Why Facebook sucks

Now that people are starting to migrate from Facebook to Google Plus, I see a lot of people asking, apparently seriously, what’s wrong with Facebook. Given that Facebook is hated as much as airlines, it seems likely that the site has few dedicated fans willing to stick around when everyone else leaves. I’m certainly not one of them, and here’s why.

Facebook insists that you get a new e-mail inbox, which you can only access from Facebook. You can get e-mail notifications in your existing e-mail, but to reply you still have to go to Facebook. I don’t want another inbox, especially not a proprietary one. In Google Plus, the button to send a private message can be disabled, allowed only for certain people, and can forward to any e-mail inbox you want.

Facebook insists that you get a new instant messaging ID, which you can only use to talk to other Facebook users. I don’t want another proprietary IM ID. Google Plus uses Google Talk, which is based on the Internet standard XMPP and is federated with Jabber and AIM so you can talk to people on those networks too.

Facebook won’t let you export your friends’ contact information or sync it with your phone. Google, in contrast, offers Google Takeout to export everything, and also offers full contact sync via an open API.

Facebook is signing up with Microsoft and Skype to implement their voice and video chat. Skype is a closed proprietary protocol, deliberately obfuscated and encrypted to make it impossible for anyone else to interoperate with it. In contrast, Google document their additions to the standard XMPP video and audio protocols, and state their belief that people should have a free choice of competing clients.

Facebook have slowly and deliberately eroded users’ privacy. While Google has had a few privacy failings (principally with Buzz, which I didn’t use), they are far better than Facebook in this area.

Facebook is buggy. I routinely see a different news feed depending on whether I use the app on my phone or the main web site.

Google Plus’s “circles” are simple to set up and simple to use. The equivalent functionality in Facebook is hard to find and a pain to set up. (At the time of writing, you create a list as follows: Click “Friends” in left menu, “Edit Friends” top right, click “Create a List” top right, find a person by typing their name into the search box, click the drop down to the right of the search result, and click the name of the list you created. To use a list, you must then click the lock under a posting you’re writing, click Customize, under “Make this visible to” select “Specific People…”, in the text box type the name of the list you created, and click “Save Setting”.) Whether this is just bad UI design or a deliberate attempt to make the process painful so people don’t do it, I don’t know.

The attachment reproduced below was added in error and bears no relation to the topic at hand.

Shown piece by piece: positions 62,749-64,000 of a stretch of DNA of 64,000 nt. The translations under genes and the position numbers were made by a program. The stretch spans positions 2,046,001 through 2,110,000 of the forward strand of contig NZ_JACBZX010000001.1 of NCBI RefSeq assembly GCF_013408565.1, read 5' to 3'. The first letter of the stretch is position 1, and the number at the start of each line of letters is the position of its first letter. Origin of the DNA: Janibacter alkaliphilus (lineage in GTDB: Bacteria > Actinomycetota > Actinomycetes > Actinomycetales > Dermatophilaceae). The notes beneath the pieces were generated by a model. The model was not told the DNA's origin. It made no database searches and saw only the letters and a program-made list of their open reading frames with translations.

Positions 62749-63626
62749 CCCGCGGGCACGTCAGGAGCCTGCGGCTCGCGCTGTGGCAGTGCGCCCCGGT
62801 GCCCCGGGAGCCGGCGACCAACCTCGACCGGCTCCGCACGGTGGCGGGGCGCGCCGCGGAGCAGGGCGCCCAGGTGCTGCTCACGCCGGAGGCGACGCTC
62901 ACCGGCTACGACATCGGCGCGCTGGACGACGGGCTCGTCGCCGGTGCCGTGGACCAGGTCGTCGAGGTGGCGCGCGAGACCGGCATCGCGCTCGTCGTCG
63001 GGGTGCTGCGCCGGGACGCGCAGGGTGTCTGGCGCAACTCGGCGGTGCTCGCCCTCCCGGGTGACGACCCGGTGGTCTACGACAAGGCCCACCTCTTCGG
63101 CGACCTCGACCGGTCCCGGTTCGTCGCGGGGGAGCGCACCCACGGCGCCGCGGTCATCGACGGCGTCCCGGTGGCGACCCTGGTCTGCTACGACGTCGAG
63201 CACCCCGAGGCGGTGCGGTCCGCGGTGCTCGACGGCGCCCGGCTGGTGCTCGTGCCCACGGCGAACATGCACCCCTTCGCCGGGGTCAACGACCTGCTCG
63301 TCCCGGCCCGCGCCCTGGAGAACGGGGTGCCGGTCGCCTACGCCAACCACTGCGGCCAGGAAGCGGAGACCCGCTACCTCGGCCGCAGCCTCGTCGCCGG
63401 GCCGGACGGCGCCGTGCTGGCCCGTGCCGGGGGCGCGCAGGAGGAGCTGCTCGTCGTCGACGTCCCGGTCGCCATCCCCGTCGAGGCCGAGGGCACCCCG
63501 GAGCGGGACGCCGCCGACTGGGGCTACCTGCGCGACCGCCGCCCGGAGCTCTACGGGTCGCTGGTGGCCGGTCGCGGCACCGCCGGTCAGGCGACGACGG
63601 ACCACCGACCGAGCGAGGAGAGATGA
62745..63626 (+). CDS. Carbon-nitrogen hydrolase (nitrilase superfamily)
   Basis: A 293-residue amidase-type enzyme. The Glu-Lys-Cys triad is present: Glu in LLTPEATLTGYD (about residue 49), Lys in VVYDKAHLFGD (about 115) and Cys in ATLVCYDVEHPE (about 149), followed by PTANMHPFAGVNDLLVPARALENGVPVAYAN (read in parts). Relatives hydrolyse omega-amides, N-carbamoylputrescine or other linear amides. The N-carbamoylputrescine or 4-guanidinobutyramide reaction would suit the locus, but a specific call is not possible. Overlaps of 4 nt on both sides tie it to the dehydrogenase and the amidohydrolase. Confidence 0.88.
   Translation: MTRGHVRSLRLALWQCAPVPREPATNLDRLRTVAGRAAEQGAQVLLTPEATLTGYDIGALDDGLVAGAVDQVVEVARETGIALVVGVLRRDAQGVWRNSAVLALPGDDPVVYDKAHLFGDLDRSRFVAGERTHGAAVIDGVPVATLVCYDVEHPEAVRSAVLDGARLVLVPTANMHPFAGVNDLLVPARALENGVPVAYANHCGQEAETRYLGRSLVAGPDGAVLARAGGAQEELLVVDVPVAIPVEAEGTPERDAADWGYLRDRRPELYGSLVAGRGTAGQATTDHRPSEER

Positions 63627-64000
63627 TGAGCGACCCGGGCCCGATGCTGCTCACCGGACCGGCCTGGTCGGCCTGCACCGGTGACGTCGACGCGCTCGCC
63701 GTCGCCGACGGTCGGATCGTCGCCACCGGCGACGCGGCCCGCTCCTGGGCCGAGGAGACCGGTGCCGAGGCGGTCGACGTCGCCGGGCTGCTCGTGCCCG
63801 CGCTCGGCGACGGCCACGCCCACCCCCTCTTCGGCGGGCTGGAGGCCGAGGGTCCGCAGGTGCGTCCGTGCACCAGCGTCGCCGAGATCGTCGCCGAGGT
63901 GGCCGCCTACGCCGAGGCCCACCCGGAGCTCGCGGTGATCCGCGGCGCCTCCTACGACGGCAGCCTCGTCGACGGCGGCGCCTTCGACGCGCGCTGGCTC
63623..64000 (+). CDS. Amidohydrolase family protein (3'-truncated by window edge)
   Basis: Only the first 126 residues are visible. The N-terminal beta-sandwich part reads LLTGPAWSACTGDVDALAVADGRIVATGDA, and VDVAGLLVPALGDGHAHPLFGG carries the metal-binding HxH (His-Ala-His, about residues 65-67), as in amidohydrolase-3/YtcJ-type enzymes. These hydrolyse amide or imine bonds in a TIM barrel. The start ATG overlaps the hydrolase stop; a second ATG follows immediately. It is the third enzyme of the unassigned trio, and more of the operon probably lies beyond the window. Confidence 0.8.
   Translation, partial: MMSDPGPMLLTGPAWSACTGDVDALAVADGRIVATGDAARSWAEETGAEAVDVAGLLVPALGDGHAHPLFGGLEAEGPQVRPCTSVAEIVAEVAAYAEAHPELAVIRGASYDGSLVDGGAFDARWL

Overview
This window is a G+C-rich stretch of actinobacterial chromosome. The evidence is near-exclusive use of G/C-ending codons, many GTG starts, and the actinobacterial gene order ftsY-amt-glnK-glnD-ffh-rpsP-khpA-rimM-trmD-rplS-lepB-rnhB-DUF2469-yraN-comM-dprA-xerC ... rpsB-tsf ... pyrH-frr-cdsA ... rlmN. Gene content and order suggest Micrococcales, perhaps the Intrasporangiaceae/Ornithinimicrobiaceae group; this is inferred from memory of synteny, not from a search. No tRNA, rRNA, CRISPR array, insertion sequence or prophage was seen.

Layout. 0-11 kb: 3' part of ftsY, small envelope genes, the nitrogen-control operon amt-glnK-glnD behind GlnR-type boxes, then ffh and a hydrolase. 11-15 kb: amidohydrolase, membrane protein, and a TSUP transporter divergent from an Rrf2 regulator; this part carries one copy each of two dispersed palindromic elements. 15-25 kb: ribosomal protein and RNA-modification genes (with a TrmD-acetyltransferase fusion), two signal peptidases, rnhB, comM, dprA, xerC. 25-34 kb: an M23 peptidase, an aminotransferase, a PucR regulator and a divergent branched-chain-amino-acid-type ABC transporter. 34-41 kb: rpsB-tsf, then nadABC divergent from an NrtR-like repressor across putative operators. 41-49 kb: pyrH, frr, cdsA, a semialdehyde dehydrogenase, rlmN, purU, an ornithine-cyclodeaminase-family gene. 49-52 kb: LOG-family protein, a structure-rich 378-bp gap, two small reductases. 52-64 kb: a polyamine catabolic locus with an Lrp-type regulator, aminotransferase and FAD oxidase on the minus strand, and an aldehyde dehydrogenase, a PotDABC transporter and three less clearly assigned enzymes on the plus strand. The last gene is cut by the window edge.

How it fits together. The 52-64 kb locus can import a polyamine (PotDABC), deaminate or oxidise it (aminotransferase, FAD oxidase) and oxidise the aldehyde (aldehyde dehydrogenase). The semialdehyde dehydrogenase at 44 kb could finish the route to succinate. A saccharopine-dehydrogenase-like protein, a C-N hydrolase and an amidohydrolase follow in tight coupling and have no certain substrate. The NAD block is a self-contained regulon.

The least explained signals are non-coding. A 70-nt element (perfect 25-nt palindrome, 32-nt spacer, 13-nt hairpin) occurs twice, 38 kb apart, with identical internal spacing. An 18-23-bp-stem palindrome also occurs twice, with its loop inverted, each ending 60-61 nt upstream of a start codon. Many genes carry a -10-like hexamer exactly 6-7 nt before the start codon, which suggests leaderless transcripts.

Want more reasons to dislike Facebook? Check out Wikipedia’s criticism of Facebook article, particularly the section on censorship. The latest victim is Roger Ebert.

And then there’s Mark Zuckerberg himself, and his attitude to privacy issues in the early days. Businesses’ cultural attitudes tend to flow from the top down.

As a final note, I’m not an absolutist. I recognize that there are things Google has done wrong, and things they continue to do wrong. However, moving from Facebook to Google Plus seems to me to be overall greatly positive, from the point of view of privacy, openness, access to data, and general levels of evil. When something even better comes along, I’ll consider moving to it. Until then, I’m done posting on Facebook, though I’ll keep reading it for the time being.

I’m also sure there are people who will keep using Facebook, and not use Google Plus. There are probably people still using MySpace and refusing to use Facebook too. That’s their decision, and they’re welcome to it, but it’s not going to affect my decision.